The global COVID-19 death toll topped three million on Saturday as the pandemic continues to accelerate amid vaccination campaign setbacks worldwide.

Soaring cases have been recorded in Brazil, France, and particularly in India and other South Asian countries where the surge has been described as "truly frightening" and "a wake-up call to the world".

In Brazil, where the daily death toll is 3000 and comprised a quarter of global deaths this month, a World Health Organisation official described the crisis as a "raging inferno".

The number of the dead from coronavirus worldwide is three times the toll from the Iran-Iraq war, and equivalent to the population of major cities, and entire countries like Jamaica and Armenia.

It is the latest grim milestone since coronavirus emerged in Wuhan, China in December 2019, went on to infect more than 139 million people, force the world into lockdown and devastate the global economy.

But with more virulent mutant strains of coronavirus spreading across the world, the pandemic appears to quickening its pace of infection.

The daily death rate is on the rise, with more than 12,000 deaths recorded globally every day in the past week, and new daily cases worldwide topping 700,000.

The 829,596 new cases reported worldwide on Friday is the highest number yet, according to AFP.

Gravediggers work through the night in Brazil. Picture: Miguel Schincariol/AFP
Gravediggers work through the night in Brazil. Picture: Miguel Schincariol/AFP

 

This was despite immunisation programs in more than 190 countries.

However, only a few such as the UK, US and Israel are successfully vaccinating large percentages of their populations.

Spiralling infection numbers have spurred India into imposing new lockdowns, particularly in cities like Mumbai and the capital, New Delhi.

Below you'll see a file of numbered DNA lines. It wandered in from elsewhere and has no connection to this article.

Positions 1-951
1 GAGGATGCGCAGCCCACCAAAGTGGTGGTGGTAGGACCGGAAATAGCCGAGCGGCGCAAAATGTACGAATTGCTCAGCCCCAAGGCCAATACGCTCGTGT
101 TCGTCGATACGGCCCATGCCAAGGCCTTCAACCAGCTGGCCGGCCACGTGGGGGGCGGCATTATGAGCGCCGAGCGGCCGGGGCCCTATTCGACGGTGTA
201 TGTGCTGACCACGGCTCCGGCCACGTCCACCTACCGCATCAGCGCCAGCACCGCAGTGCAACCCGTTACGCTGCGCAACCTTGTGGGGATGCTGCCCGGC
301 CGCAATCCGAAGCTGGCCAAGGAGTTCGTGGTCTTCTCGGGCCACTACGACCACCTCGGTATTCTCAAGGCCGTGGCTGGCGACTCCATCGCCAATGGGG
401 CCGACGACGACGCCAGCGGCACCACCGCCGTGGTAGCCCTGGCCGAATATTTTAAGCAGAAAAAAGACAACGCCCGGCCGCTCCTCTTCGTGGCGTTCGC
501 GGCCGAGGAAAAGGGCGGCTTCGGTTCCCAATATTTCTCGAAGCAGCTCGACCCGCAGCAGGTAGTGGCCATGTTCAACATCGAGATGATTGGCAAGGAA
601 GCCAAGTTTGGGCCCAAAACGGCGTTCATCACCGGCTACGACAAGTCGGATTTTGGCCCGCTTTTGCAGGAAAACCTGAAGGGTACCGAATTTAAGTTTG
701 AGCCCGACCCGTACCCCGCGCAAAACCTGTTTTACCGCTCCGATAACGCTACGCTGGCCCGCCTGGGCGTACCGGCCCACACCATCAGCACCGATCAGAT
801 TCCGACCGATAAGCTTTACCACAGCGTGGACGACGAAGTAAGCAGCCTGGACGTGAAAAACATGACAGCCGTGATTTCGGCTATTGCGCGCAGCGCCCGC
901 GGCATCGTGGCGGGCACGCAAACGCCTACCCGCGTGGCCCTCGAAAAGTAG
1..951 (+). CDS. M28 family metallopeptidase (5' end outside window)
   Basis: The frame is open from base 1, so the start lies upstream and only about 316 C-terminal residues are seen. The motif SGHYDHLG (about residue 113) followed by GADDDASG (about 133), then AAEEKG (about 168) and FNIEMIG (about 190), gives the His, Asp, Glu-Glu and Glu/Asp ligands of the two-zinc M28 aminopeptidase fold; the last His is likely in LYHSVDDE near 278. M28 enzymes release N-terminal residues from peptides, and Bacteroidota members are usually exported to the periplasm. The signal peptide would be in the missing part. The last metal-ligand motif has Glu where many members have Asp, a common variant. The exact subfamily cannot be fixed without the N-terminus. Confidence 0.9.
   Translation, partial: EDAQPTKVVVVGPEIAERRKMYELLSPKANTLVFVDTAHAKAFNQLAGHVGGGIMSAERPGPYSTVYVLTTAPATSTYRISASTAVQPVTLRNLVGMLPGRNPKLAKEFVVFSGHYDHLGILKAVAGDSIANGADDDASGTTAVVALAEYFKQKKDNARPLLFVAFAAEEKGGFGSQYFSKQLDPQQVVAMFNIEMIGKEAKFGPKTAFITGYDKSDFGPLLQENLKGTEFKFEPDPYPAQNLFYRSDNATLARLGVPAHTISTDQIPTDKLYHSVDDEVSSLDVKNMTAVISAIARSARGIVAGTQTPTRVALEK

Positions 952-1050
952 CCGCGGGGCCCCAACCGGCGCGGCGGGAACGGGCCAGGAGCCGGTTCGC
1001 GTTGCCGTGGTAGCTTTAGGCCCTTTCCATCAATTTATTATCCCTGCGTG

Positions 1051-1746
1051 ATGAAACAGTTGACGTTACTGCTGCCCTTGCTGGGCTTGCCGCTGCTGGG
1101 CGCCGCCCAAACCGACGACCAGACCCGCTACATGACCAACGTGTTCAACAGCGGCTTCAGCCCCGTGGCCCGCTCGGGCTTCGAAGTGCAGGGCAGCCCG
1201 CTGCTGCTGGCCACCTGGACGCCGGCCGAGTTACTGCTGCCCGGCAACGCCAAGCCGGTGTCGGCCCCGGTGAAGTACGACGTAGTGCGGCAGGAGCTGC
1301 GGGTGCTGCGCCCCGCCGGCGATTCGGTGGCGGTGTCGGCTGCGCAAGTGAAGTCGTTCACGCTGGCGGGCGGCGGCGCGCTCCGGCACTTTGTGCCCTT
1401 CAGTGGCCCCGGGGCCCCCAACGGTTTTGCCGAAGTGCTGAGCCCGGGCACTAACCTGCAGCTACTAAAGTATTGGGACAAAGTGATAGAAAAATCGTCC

The second most populous country behind China, India now has three times the daily cases of the US, the world's worst-hit per capita nation.

During the northern hemisphere winter, when the rate of new cases appeared to have slowed, it was hoped that South Asian countries had seen the worst of the pandemic, and lockdowns were relaxed.

Instead, the virus came back with a vengeance, India recording more than two million new cases this month alone, and Bangladesh and Pakistan imposing new shutdowns.

Udaya Regmi of the International Red Cross said the "truly frightening" South Asian surge was a "wake-up call to the world", as those countries hospital systems struggled under the onslaught.

"Vaccines must be available to everyone, everywhere, rich and poor to overcome this terrible pandemic," Mr Regmi said.

 

 

 

Nations like the UK, whose mass inoculation campaign has seen 60 per cent of its population receive at least their first shot, have experienced plummeting case numbers.

Britain is now recording 30 deaths daily, compared with 1200 in late January, and the UK was removed from Germany's risk zone list requiring incoming travellers to quarantine on arrival.

In Europe, countries such as Italy were expressing cautious optimism with falling case numbers, progress with vaccinations and a need to stimulate a lockdown-fatigued economy.

Italy's Prime Minister Mario Draghi said his government was taking a "calculated risk" by easing coronavirus restrictions for schools and restaurants, and its sports stadium ban in some regions.

However, concerns about mutant variants of coronavirus on the South American and African continents means countries like Brazil and South Africa remain on mandatory quarantine lists.

In Brazil, which has the third-highest global virus death toll in the world, grave diggers now work around the clock to inter the dead, and relatives attend night-time burials.

At Latin America's largest cemetery, Vila Formosa in Sao Paulo, which has a population of 12 million, the rate of burials is a grisly marker of the pandemic's lethal cost.

More than 365,000 people in Brazil have died from COVID-19.

The spread of the "Brazil variant", the more-contagious coronavirus mutation that emerged in the Amazon in 2020, is fuelling fears the pandemic could flare even more rampantly.

Despite the infection rate, Sao Paulo will allow businesses and places of worship to reopen from this weekend.

candace.sutton@news.com.au

Originally published as Grim global milestone reached